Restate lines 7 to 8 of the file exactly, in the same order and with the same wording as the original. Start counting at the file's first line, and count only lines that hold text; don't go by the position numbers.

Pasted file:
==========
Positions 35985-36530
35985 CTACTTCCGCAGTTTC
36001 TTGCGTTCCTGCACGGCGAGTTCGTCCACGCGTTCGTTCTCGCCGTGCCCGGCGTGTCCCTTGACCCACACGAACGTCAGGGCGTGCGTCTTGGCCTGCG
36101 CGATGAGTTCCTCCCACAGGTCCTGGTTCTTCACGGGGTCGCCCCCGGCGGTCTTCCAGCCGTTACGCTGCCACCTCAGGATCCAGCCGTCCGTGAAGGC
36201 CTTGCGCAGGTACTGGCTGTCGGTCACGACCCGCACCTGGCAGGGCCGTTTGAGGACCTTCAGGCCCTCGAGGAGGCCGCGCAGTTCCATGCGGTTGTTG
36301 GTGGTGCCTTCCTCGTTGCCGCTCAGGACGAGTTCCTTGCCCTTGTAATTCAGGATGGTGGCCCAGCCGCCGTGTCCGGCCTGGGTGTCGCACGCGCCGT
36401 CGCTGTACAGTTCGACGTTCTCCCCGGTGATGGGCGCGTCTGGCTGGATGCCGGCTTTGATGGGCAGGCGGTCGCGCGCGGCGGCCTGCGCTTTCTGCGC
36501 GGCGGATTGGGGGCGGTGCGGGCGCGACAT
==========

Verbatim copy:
36401 CGCTGTACAGTTCGACGTTCTCCCCGGTGATGGGCGCGTCTGGCTGGATGCCGGCTTTGATGGGCAGGCGGTCGCGCGCGGCGGCCTGCGCTTTCTGCGC
36501 GGCGGATTGGGGGCGGTGCGGGCGCGACAT